One hundred years after an earthquake toppled Cartago, geologists continue to learn from the deadliest natural disaster in Costa Rican history.
Mauricio Mora, seismologist and volcanologist at the University of Costa Rica’s school of geology, said the key lesson focuses on preparation.
Predicting earthquakes has improved through the decades, due to studies on plate tectonics and awareness of past seismic activity along fault lines. Still, it’s nearly impossible to prevent heavy damage to a city without correct preparation.
The past few governments at times have seemed to ignore this lesson, Mora said.
“We see all this kind of trouble,” Mora said. “Where are all these lessons from 1910 now? That government learned about this stuff but the present governments – we don’t know the extent that they care about all those lessons.”
Mora used the example of disaster relief after Cartago to demonstrate how to better prepare for an earthquake.
On May 4, 1910 the Cartago quake claimed approximately 700 lives. Costa Rica’s president at the time, Cleto González Vízquez, came to observe the damage. He learned that most deaths resulted from collapsed buildings that had weak structures built primarily from adobe and other lightweight materials.
After the earthquake, adobe was banned as a building material. And a new way of construction was adopted.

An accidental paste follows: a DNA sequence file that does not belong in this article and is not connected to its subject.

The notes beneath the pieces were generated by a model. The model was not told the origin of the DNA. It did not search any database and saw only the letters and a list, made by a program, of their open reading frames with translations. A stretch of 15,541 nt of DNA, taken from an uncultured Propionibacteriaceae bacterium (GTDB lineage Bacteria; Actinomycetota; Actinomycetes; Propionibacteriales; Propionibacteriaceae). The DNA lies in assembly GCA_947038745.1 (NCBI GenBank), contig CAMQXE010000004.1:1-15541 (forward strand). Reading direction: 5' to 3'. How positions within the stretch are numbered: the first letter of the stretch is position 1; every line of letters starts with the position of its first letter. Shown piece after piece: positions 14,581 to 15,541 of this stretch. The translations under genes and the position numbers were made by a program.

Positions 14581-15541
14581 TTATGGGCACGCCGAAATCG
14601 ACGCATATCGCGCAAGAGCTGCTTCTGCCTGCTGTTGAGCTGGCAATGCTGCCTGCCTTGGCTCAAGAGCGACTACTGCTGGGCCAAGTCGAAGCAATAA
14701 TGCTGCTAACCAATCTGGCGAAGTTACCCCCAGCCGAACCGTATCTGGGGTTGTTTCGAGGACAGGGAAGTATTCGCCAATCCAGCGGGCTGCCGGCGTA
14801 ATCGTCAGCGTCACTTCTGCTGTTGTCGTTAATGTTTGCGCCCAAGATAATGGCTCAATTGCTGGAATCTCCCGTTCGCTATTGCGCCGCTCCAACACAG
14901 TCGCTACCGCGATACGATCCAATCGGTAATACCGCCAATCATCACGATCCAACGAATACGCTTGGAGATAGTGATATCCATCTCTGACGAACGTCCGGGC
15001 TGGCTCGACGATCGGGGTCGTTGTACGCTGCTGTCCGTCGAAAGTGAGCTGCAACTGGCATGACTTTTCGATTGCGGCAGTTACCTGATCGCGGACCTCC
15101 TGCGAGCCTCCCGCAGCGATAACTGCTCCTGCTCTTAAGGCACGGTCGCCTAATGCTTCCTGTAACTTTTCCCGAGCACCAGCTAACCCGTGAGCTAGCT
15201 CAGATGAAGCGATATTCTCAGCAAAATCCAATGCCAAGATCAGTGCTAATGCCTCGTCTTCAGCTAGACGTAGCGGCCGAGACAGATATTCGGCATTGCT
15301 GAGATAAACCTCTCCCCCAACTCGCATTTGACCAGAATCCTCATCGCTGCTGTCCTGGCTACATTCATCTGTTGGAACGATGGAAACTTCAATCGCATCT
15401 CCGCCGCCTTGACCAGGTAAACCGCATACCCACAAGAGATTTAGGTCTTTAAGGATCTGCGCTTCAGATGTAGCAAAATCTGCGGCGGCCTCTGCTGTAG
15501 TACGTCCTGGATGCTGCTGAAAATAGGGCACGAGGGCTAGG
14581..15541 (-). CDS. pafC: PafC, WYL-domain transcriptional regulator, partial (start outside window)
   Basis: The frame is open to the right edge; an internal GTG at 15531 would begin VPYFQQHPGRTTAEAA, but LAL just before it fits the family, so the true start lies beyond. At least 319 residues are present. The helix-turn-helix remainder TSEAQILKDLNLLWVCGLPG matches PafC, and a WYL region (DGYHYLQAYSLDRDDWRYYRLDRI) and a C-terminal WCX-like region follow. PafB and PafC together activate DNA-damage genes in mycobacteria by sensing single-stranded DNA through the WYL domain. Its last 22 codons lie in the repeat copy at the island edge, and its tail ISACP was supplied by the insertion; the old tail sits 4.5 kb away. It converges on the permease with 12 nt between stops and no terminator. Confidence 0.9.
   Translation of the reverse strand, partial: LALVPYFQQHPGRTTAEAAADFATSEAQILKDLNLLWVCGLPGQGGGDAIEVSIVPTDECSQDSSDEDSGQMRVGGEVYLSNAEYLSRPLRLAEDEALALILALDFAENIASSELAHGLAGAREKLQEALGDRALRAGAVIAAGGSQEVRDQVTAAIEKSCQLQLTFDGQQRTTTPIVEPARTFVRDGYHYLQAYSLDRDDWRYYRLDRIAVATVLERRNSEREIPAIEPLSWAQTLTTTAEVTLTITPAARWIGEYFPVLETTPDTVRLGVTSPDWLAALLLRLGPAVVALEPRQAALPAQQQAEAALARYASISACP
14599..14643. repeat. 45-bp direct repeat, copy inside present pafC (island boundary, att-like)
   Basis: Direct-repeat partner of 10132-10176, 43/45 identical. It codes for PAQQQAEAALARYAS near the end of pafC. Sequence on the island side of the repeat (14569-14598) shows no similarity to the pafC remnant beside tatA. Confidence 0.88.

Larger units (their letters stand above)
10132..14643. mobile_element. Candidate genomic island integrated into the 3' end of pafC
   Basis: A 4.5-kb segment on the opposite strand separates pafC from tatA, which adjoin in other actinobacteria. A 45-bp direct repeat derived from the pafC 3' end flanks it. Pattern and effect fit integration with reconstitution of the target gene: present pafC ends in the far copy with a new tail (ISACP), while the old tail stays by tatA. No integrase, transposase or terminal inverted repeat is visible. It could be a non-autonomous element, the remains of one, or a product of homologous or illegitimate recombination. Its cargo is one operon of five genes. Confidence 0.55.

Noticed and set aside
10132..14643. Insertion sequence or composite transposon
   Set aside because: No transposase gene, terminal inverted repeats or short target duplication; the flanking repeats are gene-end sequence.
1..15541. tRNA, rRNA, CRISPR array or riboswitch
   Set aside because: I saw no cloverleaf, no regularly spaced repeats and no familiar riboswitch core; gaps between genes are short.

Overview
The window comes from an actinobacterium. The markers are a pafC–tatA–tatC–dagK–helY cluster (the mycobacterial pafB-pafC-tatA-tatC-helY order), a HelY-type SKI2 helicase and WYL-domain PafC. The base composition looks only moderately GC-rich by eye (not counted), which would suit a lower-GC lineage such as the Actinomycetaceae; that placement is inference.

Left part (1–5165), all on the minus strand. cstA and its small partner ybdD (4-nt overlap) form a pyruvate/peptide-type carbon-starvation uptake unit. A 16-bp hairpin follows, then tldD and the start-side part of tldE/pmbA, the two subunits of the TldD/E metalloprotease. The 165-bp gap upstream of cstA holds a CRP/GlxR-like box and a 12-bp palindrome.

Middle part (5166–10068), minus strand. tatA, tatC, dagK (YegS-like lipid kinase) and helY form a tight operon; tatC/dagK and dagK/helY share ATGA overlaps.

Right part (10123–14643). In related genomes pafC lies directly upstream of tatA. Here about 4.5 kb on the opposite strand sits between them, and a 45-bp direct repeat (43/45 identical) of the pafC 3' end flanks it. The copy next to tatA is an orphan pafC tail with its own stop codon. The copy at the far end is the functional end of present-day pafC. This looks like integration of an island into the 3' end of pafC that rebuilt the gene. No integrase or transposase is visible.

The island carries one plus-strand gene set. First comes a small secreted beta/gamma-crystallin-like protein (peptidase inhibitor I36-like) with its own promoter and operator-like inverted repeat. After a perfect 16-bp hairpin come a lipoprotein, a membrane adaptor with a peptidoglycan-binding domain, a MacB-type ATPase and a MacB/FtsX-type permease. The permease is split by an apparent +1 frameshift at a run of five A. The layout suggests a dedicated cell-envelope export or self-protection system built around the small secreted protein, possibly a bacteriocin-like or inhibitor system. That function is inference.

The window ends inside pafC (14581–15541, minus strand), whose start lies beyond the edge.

Victor González, a seismologist from the Volcanologic and Seismologist Observatory of Costa Rica at the NationalUniversity (OVSICORI-UNA), wrote in a statement that scientists have been expecting a similar earthquake to hit Cartago, since nature works in cycles.
González said Cartago now might be more susceptible to damage from an earthquake. While building materials are stronger, current infrastructure has been built on “areas not apt for urban development.”
The population in Cartago now exceeds 150,000 people. In 1910, only 5,000 people inhabited the city.
Both seismologists cited as an example the recent earthquake in Cinchona in January 2009 that wrecked the village and caused deadly landslides. Cinchona (6.2) and Cartago (6.4) both had similar magnitudes.
Mora said it will be interesting to see how the government learns from Cinchona and how it plans to make that area, and all of Costa Rica, safer.
In a country that’s prone to earthquakes, volcanic eruptions and landslides, smart politics, good construction, and appropriate land use are crucial.
“At some point we are going to have an impact and we have to try to decrease that impact,” Mora said. “That’s the main challenge. What the government has on its hands – how we are going to expand our cities in a correct way?
“It’s not that we cannot live in Costa Rica. We can live. But we have to adapt.”